We’re incredibly excited to welcome you all to our conference site for ‘Beyond Six Characteristics: EDI for the Modern University’.
What is EDI?
EDI stands for ‘equality, diversity, and inclusivity’ and promotes all individuals and groups’ fair treatment. Legally, it encompasses the protected characteristics from the Equality Act 2010, including age, disability, gender reassignment, marriage and civil partnership, pregnancy and maternity, race, religion or belief, sex, sexual orientation.
For those of you who have a keen eye for numbers, you might have noticed that there are more than six protected groups protected under the Equality Act 2010. Current legislation protects nine groups, which in itself was an expansion from the seven characteristics listed in the Equality Act 2006, and so forth.
While ‘six protected charcatertistics’ is a common phrase when talking about EDI, government legislation and our collective understanding of what equality means continue to change with time.
Why have we set up this conference?
In the definition of EDI alone, it’s clear that things are changing when it comes to inclusivity and equality. However, have things changed enough? Within the university sector, arguably not as much as we might hope.
For example, according to reports from Advanced HE:
- 5.3% of staff working in HEIs (Higher Education Institutions) disclosed as disabled in 2018/19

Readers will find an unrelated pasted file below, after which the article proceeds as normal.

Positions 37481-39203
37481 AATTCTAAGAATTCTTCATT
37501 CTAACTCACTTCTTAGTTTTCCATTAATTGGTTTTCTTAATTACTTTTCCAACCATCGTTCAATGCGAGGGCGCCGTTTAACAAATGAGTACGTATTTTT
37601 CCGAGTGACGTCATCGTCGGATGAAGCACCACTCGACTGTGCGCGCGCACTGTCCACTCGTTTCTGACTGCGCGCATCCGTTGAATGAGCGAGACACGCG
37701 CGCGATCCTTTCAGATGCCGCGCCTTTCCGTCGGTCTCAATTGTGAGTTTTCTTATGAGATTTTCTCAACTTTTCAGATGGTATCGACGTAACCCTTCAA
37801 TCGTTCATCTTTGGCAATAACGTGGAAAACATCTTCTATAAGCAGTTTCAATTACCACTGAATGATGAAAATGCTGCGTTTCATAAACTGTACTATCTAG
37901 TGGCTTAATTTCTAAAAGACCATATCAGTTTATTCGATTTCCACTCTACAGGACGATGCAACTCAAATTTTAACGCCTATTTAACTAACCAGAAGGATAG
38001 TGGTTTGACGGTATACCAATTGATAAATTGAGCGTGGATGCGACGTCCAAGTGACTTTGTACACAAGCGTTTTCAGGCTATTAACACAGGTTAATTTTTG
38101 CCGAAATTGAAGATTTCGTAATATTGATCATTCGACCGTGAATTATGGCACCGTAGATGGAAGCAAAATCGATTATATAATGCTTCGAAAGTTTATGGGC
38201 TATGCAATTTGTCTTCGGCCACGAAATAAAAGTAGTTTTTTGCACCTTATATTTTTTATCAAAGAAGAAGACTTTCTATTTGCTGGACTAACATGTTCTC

- 10.3% of staff identified as BAME in 2019/20
- 57.2% of all students studying in UK higher education were female. Yet, 73.3% of professors were men in the 2020 survey.
Within the groups that comprise academic communities in the UK, it is clear that there is still plenty of work to be done. Plus, when we consider syllabi, library resources, and published material, there are potentially many areas of higher education that go unmonitored when it comes to EDI.
However, many groups and organisations in the UK and beyond are undertaking exciting projects and initiatives to tackle EDI issues in modern universities. We’ve set up this conference to celebrate those innovations and create an open, safe space to exchange ideas. We hope that in hosting such an event, we can discuss these critical issues so that universities may continue to push beyond government legislation and help create a more equal society.
Who can submit?
We encourage submissions from all levels of academia. So, whether you’re an undergraduate just starting out, a postgraduate student, or a full-time researcher, we’d love to hear your ideas. While our base is at Lancaster University, we’re happy to accept submissions from other institutions and organisations to encourage a cross-institutional and interdisciplinary dialogue.
To get involved in the conference, head over to our Call For Papers.